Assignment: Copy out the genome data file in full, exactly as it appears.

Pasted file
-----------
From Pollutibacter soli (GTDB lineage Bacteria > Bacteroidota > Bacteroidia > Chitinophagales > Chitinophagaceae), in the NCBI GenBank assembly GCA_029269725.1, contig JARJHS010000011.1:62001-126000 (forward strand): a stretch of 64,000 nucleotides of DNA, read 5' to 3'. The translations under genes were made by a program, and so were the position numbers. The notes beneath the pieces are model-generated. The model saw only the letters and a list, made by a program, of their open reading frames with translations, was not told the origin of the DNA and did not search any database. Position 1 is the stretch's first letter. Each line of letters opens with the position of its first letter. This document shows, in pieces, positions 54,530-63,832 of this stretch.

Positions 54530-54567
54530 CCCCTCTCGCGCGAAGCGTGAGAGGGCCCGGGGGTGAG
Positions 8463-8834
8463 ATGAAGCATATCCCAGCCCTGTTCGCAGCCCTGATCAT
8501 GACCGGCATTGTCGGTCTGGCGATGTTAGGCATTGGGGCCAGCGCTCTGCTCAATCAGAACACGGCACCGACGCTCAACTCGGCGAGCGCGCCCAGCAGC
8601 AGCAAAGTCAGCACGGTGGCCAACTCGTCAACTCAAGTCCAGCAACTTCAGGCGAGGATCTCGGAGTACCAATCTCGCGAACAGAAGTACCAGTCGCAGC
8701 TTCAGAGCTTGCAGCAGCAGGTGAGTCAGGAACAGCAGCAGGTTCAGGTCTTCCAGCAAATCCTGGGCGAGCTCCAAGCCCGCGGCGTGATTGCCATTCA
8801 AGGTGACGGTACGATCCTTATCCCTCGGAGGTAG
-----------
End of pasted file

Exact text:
From Pollutibacter soli (GTDB lineage Bacteria > Bacteroidota > Bacteroidia > Chitinophagales > Chitinophagaceae), in the NCBI GenBank assembly GCA_029269725.1, contig JARJHS010000011.1:62001-126000 (forward strand): a stretch of 64,000 nucleotides of DNA, read 5' to 3'. The translations under genes were made by a program, and so were the position numbers. The notes beneath the pieces are model-generated. The model saw only the letters and a list, made by a program, of their open reading frames with translations, was not told the origin of the DNA and did not search any database. Position 1 is the stretch's first letter. Each line of letters opens with the position of its first letter. This document shows, in pieces, positions 54,530-63,832 of this stretch.

Positions 54530-54567
54530 CCCCTCTCGCGCGAAGCGTGAGAGGGCCCGGGGGTGAG
Positions 8463-8834
8463 ATGAAGCATATCCCAGCCCTGTTCGCAGCCCTGATCAT
8501 GACCGGCATTGTCGGTCTGGCGATGTTAGGCATTGGGGCCAGCGCTCTGCTCAATCAGAACACGGCACCGACGCTCAACTCGGCGAGCGCGCCCAGCAGC
8601 AGCAAAGTCAGCACGGTGGCCAACTCGTCAACTCAAGTCCAGCAACTTCAGGCGAGGATCTCGGAGTACCAATCTCGCGAACAGAAGTACCAGTCGCAGC
8701 TTCAGAGCTTGCAGCAGCAGGTGAGTCAGGAACAGCAGCAGGTTCAGGTCTTCCAGCAAATCCTGGGCGAGCTCCAAGCCCGCGGCGTGATTGCCATTCA
8801 AGGTGACGGTACGATCCTTATCCCTCGGAGGTAG